More than a dozen engineers, who lost their jobs after consumer robotics startup Anki shut down in April, have found a new home.
The 13 robotics experts, a group that includes Anki’s co-founder and former CEO Boris Sofman, are heading over to self-driving vehicle company Waymo, to lead engineering in the autonomous trucking division, according to a LinkedIn post. Sofman will report to CTO Dmitri Dolgov.
The group of engineers comprises nearly the entire technical team at Anki, many of whom have roots at Carnegie Mellon University’s robotics program, and includes its former behavior lead Brad Neuman and perception lead Andrew Stein. Anki’s head of hardware Nathan Monson and its former program manager Charlie Hite have also joined Waymo.
Axios was the first to report the move.
Anki built several popular products, starting with Anki Drive in 2013 and later the popular Cozmo robot. The Bay Area-startup had shipped more than 3.5 million devices with annual revenues approaching $100 million, Sofman wrote Thursday in a LinkedIn post.
Anki had raised more than $180 million, according to Crunchbase. The company was apparently prepared to take its robots business beyond entertainment, but it ran out of runway before it was able to activate that plan. “In the end we couldn’t overcome recent hurdles and the complexities of consumer hardware,” Sofman wrote.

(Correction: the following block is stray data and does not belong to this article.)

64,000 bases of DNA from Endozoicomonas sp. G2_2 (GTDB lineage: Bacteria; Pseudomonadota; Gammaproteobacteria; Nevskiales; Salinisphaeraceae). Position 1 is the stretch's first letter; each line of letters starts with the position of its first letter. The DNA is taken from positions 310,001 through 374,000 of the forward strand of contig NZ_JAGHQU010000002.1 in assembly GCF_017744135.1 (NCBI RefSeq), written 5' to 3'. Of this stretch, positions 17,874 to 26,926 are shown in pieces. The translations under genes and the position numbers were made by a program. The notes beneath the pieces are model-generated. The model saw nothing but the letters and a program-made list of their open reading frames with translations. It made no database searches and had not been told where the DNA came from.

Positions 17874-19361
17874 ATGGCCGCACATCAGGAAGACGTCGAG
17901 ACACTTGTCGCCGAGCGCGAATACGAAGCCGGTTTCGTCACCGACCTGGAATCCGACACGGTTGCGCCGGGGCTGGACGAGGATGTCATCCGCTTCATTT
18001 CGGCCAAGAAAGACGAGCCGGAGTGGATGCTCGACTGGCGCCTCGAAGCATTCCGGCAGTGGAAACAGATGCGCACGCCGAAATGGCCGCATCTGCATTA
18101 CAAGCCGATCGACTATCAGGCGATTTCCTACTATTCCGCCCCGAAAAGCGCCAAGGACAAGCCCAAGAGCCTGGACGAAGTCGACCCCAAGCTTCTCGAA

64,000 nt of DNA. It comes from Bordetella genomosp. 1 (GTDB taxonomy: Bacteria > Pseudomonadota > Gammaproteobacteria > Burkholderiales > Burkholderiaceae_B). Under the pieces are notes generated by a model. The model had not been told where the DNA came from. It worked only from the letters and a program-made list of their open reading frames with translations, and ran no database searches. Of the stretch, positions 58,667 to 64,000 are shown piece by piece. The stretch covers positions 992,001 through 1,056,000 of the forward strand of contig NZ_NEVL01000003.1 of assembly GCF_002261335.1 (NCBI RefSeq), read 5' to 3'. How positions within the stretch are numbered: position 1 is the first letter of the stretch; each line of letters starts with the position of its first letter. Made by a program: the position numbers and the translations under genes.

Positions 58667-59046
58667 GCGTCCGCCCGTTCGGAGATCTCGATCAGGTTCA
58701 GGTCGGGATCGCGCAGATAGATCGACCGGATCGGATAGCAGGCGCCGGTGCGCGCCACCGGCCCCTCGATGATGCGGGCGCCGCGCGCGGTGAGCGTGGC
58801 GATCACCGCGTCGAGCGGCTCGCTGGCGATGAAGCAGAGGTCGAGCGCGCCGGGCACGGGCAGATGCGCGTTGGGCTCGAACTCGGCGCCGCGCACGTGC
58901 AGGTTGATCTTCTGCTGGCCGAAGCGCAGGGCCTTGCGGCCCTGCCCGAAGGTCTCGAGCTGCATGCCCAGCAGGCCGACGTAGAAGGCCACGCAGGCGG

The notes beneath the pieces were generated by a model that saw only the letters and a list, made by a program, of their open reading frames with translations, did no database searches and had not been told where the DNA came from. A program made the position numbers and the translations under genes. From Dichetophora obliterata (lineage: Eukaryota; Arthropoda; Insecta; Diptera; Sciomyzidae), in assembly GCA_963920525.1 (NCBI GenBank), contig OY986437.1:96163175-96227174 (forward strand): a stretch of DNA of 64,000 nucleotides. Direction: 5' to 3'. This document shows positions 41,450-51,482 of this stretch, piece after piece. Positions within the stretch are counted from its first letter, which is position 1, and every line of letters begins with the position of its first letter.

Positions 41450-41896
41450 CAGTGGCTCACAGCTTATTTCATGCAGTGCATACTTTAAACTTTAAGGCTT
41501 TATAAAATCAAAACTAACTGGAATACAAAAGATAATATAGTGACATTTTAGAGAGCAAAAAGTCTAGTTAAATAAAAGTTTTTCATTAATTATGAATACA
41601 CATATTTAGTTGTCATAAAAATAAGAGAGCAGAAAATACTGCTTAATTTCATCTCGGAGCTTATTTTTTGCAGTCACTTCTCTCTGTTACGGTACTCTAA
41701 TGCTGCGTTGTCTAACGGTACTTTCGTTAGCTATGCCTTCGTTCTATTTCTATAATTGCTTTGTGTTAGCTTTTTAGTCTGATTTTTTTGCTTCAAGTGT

Anki was a consumer robots company, which would seem like a bit of a leap over to Waymo. However, Sofman noted that it was autonomous driving that “first sparked” his attraction to the field and was the focus of his thesis at Carnegie Mellon.
“Throughout the last decade, I would look over at what was happening at Waymo and be inspired by the progress they were making, and the inevitable impact their technology would have on everyone’s lives in the years to come,” Sofman wrote.
The trucking team will work out of Waymo’s San Francisco office, a newer development within the company’s structure.
Much of the attention on Waymo has been on its robotaxi ambitions and its Waymo One ride-hailing service in the Phoenix area. However, the company has intentions to apply its full self-driving stack to other commercial applications, including trucks and deliveries.
“The nice thing about all those properties is that while the specialization layer are very different, the core technology, and the hardest problems that you’re trying to solve on research and engineering are exactly the same,” Dolgov said during an interview in March at MIT Tech Review’s EmTech Digital conference.
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